Through years of struggle, study, prayer, and encouragement from trusted friends, I have come to the realization that my vocation is profoundly secular in nature. I do enjoy singing in church, and I know it blesses other people, but it’s not the true heart of my vocation. What gives me the most joy is being able to play a “somebody-done-somebody-wrong” song in a dimly-lit coffee shop late at night, that touches another human heart with sympathy and understanding, and shows a light on the pathway toward healing and hope – a pathway that I trust will lead ultimately to Christ. I see myself as a sower of seed, a “pre-evangelist” in that sense. A flashlight in a dark hallway. Something like that.
In order to have some credibility with nonbelievers, I’m compelled to do what Flannery O’Connor did with her writing – not to shy away from unsavory characters or violent endings, but rather to portray the whole of the human condition, to capture the sadness and despair of the soul without God, to acknowledge that “grace has to cut before it can heal”. The “shouting to the deaf” and the “startling figures” that must be drawn for secular audiences aren’t appropriate for church music, of course. When I realized and accepted the fact that these types of songs were coming out of my heart and prayers for a reason, for God’s reasons, I had to reorient myself in terms of my career.
That’s not to say that I think all Christian/Catholic musicians ought to be duking it out with Coldplay for an airplay spot on VH1 (though I think there should definitely be some of us doing that). I don’t mean to disrespect any musician or performer who senses a call from God to serve His people within the church, to challenge and encourage Christian youth, or to teach and enlighten folks using familiar Christian/Catholic language and symbology. God knows we need you, each one of you, and we surely need all the support we can muster for one another. I’m certainly not against church music ministry; I still cantor for funerals, weddings, and Taize prayer services, for example.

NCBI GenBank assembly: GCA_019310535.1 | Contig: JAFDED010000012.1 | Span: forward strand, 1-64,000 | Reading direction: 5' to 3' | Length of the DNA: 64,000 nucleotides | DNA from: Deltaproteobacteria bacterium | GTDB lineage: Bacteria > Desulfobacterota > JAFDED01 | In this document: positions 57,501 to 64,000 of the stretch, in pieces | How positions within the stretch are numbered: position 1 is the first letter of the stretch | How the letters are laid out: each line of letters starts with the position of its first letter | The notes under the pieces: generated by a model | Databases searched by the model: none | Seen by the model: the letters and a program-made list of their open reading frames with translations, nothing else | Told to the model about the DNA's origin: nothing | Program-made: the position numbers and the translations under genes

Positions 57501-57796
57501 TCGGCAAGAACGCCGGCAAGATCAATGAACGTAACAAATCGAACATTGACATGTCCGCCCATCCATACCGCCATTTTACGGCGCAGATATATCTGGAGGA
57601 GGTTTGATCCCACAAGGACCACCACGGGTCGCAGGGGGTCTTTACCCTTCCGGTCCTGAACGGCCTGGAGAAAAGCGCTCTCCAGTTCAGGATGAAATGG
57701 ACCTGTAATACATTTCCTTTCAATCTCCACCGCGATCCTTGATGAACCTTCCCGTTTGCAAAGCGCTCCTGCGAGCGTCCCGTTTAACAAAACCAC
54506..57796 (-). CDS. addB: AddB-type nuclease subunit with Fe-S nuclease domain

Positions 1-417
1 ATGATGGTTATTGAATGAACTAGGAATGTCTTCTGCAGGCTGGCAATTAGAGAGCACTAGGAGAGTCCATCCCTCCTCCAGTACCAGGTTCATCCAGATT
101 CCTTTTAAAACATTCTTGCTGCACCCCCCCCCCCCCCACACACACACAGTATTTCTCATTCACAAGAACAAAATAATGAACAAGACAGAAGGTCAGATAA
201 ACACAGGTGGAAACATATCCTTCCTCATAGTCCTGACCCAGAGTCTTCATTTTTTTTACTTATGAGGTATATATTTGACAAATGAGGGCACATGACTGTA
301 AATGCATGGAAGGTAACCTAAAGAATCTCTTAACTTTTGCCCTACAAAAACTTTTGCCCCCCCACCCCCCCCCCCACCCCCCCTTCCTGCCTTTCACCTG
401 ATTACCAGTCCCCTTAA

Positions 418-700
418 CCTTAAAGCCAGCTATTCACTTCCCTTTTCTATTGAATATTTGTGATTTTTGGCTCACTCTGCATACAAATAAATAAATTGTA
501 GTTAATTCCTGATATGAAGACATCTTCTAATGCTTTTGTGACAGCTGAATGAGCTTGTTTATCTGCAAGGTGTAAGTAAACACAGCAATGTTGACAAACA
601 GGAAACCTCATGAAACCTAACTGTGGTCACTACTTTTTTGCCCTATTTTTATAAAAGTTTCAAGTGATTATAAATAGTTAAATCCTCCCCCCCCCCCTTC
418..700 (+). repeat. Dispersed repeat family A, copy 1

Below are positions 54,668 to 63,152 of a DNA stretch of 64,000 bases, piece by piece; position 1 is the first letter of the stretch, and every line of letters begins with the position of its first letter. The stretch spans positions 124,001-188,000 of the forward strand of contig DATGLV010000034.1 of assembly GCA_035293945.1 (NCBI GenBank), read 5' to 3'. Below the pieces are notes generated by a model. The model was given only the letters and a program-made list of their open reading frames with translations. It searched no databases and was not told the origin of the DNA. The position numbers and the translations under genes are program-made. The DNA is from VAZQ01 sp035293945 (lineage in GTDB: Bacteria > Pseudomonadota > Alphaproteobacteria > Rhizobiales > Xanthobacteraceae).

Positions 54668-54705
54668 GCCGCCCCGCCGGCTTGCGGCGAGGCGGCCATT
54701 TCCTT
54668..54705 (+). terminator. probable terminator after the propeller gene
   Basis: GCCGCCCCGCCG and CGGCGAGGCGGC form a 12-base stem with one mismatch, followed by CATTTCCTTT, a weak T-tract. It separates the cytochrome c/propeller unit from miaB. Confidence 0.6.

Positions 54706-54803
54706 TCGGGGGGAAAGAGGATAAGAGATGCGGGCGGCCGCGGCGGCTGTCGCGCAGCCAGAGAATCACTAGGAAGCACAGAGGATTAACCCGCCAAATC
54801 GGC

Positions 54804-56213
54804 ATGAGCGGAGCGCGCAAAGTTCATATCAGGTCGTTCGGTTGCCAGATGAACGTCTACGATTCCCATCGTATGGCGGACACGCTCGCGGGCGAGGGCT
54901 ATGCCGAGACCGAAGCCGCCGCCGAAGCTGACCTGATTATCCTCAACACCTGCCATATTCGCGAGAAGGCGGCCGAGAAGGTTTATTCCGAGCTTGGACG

However, it’s my fervent hope that we can continue this conversation about Christian music, church music, and artistic charisms in general, broadening its scope to include the myriad ways in which God uses art and artists in His plan of redemption – not just of the entire person, but of the entire culture and temporal order in which we live. I strongly support Keith’s idea of forming some sort of formation network, taking into account the different spheres of the Church and of culture in which we as Catholic artists are called to minister.
Here’s a link to my website. It was actually built in 2005, so hopefully it won’t bother Keith with memories of 1997. ;^) There’s streaming audio of my professionally-produced Christmas album, as well as music from some previous custom recordings and links to published articles, pictures, and biographical info. I have a new EP of originals that I haven’t got up on the site yet; I’ll be sure to keep you posted when that’s done. I also have a press kit available (through SonicBids, highly recommended); hit me with your email address, and I’ll send it out.
Here also is a link to a piece I wrote a while back in response to my friend Michael McNamara’s question regarding Catholic contemporary music: Is it getting any better? Those of you who do Catholic-themed pop or rock music should contact Michael and see if he’ll have you on his radio program, Cross Signals (just picked up by the new Catholic satellite radio station out of New York).
And God bless you, Nick Cardilino (in the earlier comments thread – can’t figure out how to link to your comment) – I attend a Christian songwriters’ group under the auspices of an “Emerging Church” congregation that desperately needs a more solid focus, and your ideas are just perfect. I hope they respond with courage to the challenge to take what we do more seriously, to write better songs and help each other do that, rather than continuing down the ego-centered path of the “mutual admiration society”.
Looking forward to your comments!